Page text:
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Come Rack! Come Rope! By Robert Hugh Benson Characters: 3976

Updated: 2017-11-30 00:05

It was a horrible delight to sit, wrapped in her cloak with the hood over her head, listening to his story in the hall, and to know that it was to her house that he had come for safety. It was horrible to her that he needed it-so horrible that every shred of interior peace had left her; she was composed only in her speech, and it was a strange delight that he had come so simply. He sat there; she could see his outline and the pallor of his face under his hat, and his voice was perfectly resolute and quiet. This was his tale.

"Twice this afternoon," he said, "I saw a man against the sky, opposite my hut. It was the same man both times; he was not a shepherd or a farmer's man. The night before, when David came, he did not speak to me; but for the first time he put his head in at the hut-door when he brought the food and made gestures that I could not understand. I looked at him and shook my head, but he would say nothing, and I remembered the bond and said nothing myself. All that he would do was to shut his eyes and wave his hands. Then this last night he brought no food at all.

"I was uneasy at the sight of the man, too, in the afternoon. I think he thought that I was asleep; for when I saw him for the first time I was lying down and looking at the crag opposite. And I saw him raise himself on his hands against the sky, as if he had been lying flat on his face in the heather. I looked at him for a while, and then I flung my hand out of bed suddenly, and he was gone in a whisk. I went to the door after a time, stretching myself as if I were just awakened, and there was no sign of him.

"About an hour before sunset I was watching again; and I saw, on a sudden, a covey of birds rise suddenly about two hundred yards away to the north of the hut-that is, by the way that I should have to go down to the valleys again. They rose as if they were frightened. I kept my eyes on the place, and presently I saw a man's hat moving very slowly. It was the movemen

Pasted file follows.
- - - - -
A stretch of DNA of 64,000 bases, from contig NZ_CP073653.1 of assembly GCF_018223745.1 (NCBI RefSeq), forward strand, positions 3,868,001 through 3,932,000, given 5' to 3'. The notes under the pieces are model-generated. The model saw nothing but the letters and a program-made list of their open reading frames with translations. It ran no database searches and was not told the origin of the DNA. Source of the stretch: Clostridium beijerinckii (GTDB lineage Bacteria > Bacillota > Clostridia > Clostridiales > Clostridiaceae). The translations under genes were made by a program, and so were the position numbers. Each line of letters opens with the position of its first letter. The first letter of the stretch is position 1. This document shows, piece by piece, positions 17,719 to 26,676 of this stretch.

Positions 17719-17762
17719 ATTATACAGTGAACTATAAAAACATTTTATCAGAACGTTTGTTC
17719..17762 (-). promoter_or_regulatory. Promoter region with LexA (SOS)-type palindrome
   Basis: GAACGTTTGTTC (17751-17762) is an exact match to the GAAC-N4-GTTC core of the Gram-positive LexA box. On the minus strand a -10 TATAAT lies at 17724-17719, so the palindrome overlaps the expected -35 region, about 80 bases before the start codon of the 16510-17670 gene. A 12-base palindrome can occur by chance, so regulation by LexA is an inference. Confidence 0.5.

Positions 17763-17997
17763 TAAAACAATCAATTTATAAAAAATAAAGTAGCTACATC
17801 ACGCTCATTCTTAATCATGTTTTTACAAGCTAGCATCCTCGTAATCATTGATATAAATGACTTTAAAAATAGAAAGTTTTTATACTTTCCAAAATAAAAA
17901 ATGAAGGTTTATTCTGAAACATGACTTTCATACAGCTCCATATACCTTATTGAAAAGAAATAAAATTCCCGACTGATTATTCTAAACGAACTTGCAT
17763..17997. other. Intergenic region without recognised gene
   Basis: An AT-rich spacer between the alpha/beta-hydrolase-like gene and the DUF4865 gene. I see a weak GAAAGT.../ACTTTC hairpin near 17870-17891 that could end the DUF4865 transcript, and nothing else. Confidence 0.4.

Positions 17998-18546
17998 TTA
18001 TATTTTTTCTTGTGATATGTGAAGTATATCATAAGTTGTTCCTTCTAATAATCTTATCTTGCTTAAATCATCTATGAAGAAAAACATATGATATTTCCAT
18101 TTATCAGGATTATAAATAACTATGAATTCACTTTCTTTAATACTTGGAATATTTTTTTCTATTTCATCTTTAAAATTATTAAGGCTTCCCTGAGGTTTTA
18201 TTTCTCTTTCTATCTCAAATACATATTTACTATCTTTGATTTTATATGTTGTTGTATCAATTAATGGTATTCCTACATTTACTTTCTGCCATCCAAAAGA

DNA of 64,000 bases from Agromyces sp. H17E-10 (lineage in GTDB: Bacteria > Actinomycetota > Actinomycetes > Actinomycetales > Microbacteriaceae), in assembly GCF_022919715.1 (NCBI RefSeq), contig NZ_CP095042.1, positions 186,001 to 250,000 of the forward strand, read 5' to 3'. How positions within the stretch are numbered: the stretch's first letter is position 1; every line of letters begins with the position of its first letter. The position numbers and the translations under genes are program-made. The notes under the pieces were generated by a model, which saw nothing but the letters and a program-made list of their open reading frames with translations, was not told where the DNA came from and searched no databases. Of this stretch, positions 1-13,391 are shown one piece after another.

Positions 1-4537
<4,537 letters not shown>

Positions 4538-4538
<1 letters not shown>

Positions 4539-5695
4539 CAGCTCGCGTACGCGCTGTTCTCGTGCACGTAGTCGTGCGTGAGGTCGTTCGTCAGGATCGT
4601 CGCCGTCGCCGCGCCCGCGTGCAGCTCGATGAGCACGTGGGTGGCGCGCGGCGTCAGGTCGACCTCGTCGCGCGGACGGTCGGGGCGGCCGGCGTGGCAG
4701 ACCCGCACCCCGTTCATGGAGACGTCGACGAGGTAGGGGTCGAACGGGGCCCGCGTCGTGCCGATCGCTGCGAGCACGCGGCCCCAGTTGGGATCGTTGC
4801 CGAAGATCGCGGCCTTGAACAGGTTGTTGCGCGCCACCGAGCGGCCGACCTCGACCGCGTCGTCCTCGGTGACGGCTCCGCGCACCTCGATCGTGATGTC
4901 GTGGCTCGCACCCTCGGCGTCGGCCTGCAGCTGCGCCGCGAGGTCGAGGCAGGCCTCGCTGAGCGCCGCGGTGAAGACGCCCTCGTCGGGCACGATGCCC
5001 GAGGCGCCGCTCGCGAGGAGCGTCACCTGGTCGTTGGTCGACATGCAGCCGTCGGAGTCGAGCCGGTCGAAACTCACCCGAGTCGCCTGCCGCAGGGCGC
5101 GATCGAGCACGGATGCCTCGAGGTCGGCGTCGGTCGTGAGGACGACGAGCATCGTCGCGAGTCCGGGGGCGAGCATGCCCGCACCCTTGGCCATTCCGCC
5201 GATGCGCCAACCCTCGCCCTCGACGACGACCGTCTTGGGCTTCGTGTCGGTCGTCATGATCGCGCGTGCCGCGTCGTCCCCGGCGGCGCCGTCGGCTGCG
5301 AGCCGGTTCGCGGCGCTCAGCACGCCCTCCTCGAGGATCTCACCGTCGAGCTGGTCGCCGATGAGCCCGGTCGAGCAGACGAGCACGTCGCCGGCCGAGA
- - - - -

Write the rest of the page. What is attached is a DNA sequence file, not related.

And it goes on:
t of a man crawling on his hands, drawing his legs after him.

"Then I waited for David to come, but he did not come, and I determined then to make my way down here as well as I could after dark. If there were any fellows after me, I should have a better chance of escape than if I stayed in the hut, I thought, until they could fetch up the rest; and, if not, I could lose nothing by coming a day too soon."

"But-" began the girl eagerly.

"Wait," said Robin quietly. "That is not all. I made very poor way on foot (for I thought it better to come quietly than on a horse), and I went round about again and again in the precipitous ground so that, if there were any after me, they could not tell which way I meant to go. For about two hours I heard and saw nothing of any man, and I began to think I was a fool for all my pains. So I sat down a good while and rested, and even thought that I would go back again. But just as I was about to get up again I heard a stone fall a great way behind me: it was on some rocky ground about two hundred yards away. The night was quite still, and I could hear the stone very plainly…. It was I that crawled then, further down the hill, and it was then that I saw once more a man's head move against the stars.

"I went straight on then, as quietly as I could. I made sure that it was but one that was after me, and that he would not try to take me by himself, and I saw no more of him till I came down near Padley-"

"Near Padley? Why-"

"I meant to go there first," said the priest, "and lie, there till morning. But as I came down the hill I heard the steps of him again a great way off. So I turned sharp into a little broken ground that lies there, and hid myself among the rocks-"

* * * * *

Mistress Alice lifted her hand suddenly.

"Hark!" she whispered.

Then as the three sat motionless, there came, distinct and clear, from a little distance down the hill, the noise of two or three horses walking over stony ground.

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